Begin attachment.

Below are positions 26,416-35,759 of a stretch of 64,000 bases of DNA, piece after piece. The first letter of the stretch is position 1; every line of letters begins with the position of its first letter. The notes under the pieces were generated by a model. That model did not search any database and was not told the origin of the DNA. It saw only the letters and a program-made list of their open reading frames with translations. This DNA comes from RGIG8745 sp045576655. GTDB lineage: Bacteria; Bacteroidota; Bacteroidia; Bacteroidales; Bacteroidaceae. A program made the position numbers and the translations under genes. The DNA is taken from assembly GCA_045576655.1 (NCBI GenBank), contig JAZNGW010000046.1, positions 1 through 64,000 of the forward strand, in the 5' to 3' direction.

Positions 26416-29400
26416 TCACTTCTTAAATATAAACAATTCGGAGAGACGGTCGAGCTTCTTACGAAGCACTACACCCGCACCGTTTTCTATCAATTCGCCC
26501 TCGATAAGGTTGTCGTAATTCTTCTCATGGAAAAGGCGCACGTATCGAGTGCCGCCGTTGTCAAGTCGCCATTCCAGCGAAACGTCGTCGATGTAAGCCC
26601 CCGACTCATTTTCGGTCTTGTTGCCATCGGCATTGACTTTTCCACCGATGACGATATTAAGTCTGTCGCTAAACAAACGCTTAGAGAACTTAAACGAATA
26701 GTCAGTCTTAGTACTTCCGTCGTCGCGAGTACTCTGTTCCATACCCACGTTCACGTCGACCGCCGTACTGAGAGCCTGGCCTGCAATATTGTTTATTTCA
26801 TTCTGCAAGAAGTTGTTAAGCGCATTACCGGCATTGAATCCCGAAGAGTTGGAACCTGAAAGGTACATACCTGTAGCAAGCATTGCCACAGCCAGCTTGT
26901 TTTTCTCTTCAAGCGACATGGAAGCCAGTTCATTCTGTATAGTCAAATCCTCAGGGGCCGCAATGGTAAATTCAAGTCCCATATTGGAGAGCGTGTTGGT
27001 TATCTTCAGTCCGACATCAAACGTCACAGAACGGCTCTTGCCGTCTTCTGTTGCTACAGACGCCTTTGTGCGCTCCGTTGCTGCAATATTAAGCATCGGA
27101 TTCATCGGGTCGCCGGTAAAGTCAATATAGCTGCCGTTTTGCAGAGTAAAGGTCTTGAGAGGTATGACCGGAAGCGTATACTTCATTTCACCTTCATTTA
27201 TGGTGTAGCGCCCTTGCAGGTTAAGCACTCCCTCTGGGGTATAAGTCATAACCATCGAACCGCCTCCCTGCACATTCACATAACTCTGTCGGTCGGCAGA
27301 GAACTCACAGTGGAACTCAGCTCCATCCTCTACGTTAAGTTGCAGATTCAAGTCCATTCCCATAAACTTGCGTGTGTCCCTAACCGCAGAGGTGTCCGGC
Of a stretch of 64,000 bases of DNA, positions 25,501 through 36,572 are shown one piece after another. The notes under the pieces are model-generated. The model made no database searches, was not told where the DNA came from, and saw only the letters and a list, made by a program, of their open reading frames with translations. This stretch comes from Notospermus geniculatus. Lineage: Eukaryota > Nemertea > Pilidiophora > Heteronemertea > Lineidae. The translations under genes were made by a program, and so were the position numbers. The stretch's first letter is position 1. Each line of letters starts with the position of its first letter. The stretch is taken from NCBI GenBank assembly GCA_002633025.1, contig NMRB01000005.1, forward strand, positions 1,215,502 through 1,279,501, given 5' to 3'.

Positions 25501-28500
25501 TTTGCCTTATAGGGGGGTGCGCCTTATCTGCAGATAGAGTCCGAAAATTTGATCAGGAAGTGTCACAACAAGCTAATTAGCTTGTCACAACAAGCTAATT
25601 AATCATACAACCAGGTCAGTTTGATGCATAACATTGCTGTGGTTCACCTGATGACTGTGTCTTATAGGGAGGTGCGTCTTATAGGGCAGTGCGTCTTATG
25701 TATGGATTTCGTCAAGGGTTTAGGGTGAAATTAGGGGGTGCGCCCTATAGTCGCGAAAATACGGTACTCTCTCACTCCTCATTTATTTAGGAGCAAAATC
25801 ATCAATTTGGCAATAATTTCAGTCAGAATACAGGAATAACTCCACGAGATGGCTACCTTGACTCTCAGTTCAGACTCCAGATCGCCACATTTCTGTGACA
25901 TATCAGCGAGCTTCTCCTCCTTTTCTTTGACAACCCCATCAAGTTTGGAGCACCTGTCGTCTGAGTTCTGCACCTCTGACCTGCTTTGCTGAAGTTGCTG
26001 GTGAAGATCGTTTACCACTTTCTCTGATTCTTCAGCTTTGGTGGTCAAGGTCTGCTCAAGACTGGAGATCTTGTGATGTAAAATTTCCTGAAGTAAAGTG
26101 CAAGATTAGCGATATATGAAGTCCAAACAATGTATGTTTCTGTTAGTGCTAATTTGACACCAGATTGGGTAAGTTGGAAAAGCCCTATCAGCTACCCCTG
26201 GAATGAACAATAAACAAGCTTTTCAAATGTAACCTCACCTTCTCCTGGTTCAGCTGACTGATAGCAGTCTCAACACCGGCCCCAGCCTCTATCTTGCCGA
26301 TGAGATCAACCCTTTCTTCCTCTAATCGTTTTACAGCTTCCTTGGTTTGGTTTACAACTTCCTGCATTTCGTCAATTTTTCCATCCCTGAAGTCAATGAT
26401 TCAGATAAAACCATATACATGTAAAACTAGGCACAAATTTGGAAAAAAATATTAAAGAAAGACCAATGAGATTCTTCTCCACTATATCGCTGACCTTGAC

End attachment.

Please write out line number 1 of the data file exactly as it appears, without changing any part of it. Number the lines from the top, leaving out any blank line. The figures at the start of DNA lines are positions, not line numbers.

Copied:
Below are positions 26,416-35,759 of a stretch of 64,000 bases of DNA, piece after piece. The first letter of the stretch is position 1; every line of letters begins with the position of its first letter. The notes under the pieces were generated by a model. That model did not search any database and was not told the origin of the DNA. It saw only the letters and a program-made list of their open reading frames with translations. This DNA comes from RGIG8745 sp045576655. GTDB lineage: Bacteria; Bacteroidota; Bacteroidia; Bacteroidales; Bacteroidaceae. A program made the position numbers and the translations under genes. The DNA is taken from assembly GCA_045576655.1 (NCBI GenBank), contig JAZNGW010000046.1, positions 1 through 64,000 of the forward strand, in the 5' to 3' direction.